Placing children on a gluten-free diet without consulting a physician could be damaging to their health, medical experts warn.
Gluten-free diets are critical for people living with celiac disease, an autoimmune disorder in which ingesting gluten — a protein found in wheat, barley, and rye — leads to damage in the small intestine. There is no treatment available for the disease and currently the only therapy is adhering to a gluten-free diet.
An estimated 1 percent of Americans live with celiac disease. That number has been growing in recent years — likely because of increased awareness and improved detection. However, that increase does not account for the explosive growth of the gluten-free food industry. Millions of people now shun gluten even though there’s no medical reason for them to do so.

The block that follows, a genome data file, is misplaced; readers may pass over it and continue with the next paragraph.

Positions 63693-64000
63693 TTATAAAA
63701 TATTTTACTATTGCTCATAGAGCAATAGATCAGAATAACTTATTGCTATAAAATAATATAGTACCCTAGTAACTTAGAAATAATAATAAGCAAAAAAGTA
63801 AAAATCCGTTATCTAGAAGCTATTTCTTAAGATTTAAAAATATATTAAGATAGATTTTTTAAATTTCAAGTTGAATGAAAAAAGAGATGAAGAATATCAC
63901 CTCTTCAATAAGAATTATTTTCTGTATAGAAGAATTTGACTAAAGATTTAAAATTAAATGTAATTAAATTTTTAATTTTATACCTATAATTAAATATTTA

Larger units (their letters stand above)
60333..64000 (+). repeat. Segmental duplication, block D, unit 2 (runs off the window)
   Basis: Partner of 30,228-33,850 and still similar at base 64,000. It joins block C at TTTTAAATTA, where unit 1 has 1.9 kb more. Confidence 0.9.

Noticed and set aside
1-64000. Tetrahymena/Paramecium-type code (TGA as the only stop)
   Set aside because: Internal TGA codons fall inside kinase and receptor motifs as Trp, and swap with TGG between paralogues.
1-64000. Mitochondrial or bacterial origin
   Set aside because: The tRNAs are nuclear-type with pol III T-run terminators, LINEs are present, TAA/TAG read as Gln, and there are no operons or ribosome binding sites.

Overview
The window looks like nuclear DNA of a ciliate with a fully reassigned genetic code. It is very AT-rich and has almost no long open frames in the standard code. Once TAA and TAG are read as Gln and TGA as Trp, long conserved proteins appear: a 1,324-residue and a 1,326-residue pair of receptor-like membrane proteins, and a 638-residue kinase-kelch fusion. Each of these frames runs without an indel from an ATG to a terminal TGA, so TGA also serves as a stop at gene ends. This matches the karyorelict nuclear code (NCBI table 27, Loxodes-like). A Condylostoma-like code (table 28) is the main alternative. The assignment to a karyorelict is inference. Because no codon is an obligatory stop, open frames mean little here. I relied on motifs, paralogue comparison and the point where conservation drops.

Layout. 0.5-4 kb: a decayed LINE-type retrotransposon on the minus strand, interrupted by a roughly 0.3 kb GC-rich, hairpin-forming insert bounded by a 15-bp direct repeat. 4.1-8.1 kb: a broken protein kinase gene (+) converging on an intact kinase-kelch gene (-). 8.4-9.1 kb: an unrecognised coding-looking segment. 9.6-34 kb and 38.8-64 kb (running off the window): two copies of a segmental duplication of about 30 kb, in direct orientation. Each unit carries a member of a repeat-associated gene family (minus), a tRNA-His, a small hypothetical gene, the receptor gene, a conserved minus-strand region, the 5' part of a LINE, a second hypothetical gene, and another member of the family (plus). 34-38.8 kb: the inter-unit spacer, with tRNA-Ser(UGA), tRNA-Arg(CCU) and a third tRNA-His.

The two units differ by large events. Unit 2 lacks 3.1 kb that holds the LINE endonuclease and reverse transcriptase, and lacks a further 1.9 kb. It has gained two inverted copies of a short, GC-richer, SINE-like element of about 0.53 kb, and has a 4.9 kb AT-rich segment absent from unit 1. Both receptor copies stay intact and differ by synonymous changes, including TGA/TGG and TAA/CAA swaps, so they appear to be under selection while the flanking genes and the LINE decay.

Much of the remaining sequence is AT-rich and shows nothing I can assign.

A recent survey of more than 1,500 adults in the U.S. found that the most common motivations for going gluten-free were “no reason” and the belief that it’s somehow a “healthier option.”